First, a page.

I am very open to collaboration, as I enjoy learning about other areas, and sharing what I have learned. It is also a way to avoid "re-inventing the wheel" and getting the highest-quality work done. Feel free to contact me if you 

do research on online education that brings together basic scientific research with practical benefits for students. My target is to develop theories of learning that allow the identification of simple, actionable steps that practitioners can take to improve education. 

Examples include: 
  • Developing or identifying web-based homework assignments based on sound learning principles and proven to work for students. Teachers, parents, and students can then simply use these "off the shelf". E.g. Adaptive-learning programs and cognitive tutors like those developed at the Pittsburgh Science of Learning Center,, Khan Academy, and the Online Learning Initiative at Carnegie Mellon.
  • Brief interventions that are crafted to change student beliefs or teach them easily implementable learning and reasoning strategies, which can be shown to have a sizable impact. E.g. The Project for Education Research that Scales (PERTS) has shown that teaching students a Growth Mindset/that intelligence is malleable (just two 45 minute, web-administered lessons) can impact class grades and GPA at the end of a semester. Is there a way to condense proven interventions like Reciprocal Teaching and Formative Assessments into forms that are as easily implementable?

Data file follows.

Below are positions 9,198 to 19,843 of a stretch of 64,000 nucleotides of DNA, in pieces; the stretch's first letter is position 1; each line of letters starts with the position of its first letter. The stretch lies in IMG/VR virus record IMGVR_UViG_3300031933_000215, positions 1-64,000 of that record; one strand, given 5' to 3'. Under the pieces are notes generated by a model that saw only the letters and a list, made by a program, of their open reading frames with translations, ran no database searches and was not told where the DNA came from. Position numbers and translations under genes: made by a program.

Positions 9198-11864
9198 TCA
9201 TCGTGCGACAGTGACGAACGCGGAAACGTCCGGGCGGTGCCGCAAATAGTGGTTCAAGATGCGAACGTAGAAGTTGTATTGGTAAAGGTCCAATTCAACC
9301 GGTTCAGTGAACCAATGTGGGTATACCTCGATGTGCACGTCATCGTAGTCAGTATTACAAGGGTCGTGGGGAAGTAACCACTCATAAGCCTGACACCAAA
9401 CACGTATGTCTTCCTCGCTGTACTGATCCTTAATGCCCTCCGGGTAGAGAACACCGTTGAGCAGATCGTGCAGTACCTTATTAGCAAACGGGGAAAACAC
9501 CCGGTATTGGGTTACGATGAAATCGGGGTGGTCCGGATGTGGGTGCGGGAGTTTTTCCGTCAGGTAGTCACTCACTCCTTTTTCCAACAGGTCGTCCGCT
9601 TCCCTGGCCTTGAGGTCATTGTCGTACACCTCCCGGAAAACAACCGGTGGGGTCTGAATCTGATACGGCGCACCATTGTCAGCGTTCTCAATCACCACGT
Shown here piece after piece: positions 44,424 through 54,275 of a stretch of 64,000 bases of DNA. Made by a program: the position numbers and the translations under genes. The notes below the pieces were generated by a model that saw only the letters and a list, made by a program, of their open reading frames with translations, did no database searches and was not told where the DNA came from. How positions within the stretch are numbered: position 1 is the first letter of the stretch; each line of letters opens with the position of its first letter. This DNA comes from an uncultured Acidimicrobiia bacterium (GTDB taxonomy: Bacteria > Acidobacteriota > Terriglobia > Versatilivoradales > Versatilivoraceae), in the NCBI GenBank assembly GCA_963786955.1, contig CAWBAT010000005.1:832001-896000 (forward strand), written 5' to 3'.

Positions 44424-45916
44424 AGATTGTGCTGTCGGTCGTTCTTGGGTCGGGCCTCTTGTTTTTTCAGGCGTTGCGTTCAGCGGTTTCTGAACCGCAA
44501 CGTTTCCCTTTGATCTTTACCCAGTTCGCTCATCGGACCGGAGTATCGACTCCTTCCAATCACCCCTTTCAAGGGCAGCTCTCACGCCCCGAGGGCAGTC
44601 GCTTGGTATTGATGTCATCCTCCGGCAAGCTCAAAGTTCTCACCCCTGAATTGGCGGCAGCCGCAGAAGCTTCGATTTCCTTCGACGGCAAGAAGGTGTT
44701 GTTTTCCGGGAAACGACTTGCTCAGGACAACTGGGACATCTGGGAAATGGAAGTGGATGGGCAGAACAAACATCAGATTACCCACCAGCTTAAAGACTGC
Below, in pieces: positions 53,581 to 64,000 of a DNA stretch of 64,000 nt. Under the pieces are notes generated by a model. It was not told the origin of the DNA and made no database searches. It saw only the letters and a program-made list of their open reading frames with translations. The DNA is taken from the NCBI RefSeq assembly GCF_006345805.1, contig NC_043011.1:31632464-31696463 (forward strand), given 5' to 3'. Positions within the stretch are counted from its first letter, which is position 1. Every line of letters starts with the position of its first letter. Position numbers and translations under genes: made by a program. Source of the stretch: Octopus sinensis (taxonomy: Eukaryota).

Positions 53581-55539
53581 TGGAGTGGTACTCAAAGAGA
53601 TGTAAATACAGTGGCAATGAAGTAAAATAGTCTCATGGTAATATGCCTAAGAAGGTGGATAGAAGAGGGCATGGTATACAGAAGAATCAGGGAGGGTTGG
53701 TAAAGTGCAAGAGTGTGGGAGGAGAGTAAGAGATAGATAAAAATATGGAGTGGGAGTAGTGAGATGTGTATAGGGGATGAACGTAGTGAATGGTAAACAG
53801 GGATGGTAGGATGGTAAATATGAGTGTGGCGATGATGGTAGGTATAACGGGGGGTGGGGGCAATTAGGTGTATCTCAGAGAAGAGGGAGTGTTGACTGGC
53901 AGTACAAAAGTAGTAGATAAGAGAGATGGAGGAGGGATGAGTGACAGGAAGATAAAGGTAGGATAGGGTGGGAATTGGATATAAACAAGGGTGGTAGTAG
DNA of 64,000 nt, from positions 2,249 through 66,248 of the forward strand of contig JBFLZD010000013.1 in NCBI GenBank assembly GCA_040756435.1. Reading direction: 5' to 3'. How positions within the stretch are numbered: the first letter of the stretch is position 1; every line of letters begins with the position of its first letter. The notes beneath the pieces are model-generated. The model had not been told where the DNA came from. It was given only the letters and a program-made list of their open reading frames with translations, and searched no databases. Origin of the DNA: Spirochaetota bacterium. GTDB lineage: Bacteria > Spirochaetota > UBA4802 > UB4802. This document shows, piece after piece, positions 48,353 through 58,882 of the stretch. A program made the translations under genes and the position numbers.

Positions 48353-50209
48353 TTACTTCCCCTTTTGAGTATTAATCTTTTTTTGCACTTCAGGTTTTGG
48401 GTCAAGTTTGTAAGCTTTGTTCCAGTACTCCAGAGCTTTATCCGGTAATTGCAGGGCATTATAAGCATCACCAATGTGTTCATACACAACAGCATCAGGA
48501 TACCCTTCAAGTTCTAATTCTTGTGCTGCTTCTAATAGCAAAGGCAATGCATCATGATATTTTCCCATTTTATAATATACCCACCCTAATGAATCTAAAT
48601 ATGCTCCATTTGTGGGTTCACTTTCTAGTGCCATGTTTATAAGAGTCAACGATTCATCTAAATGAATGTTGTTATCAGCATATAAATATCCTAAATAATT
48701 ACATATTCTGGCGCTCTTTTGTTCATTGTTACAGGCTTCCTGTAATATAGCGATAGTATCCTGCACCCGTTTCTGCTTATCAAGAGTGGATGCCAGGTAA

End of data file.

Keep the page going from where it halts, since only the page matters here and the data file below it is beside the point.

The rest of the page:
• Analogously, brief interventions that have similar benefits by changing teacher beliefs or introducing them to new instructional strategies. E.g. Web-delivered professional development lessons or introduction to self-sustaining online communities, if these can be shown to have measurable benefits.
Please feel free to contact me if you would like to:
  • Disseminate practical tips from cognitive science research from online education to teachers, students, and other educators, or have expertise in doing this.
  • Collaborate on evaluating whether conveying information like this has a positive effect.
  • Foster closer ties between basic research and practical environments, such as by consulting or collaborating on online education projects so they can communicate what practical problems educators need solved, at a stage in the research where experiments can then be directed more closely at answering those questions.
For example, any people who work at organizations that are especially interested in disseminating research, in professional development, in teaching students study skills. People in policy who are more interested in figuring out how to transmit best practices to teachers and good strategies to learners, than traditional policy topics. 

I am also happy to be in touch with people who do work in districts or with populations where it is easy to do these kinds of minimal interventions (e.g. online schools, web-based homework programs, e-learning for teacher professional development). Also, in contexts where data is collected automatically or very easy to obtain – e.g. they run many longitudinal studies with schools, or work with districts where all this data is automatically put online and it isn't a nightmare to be able to link an intervention run with some students to their later grades.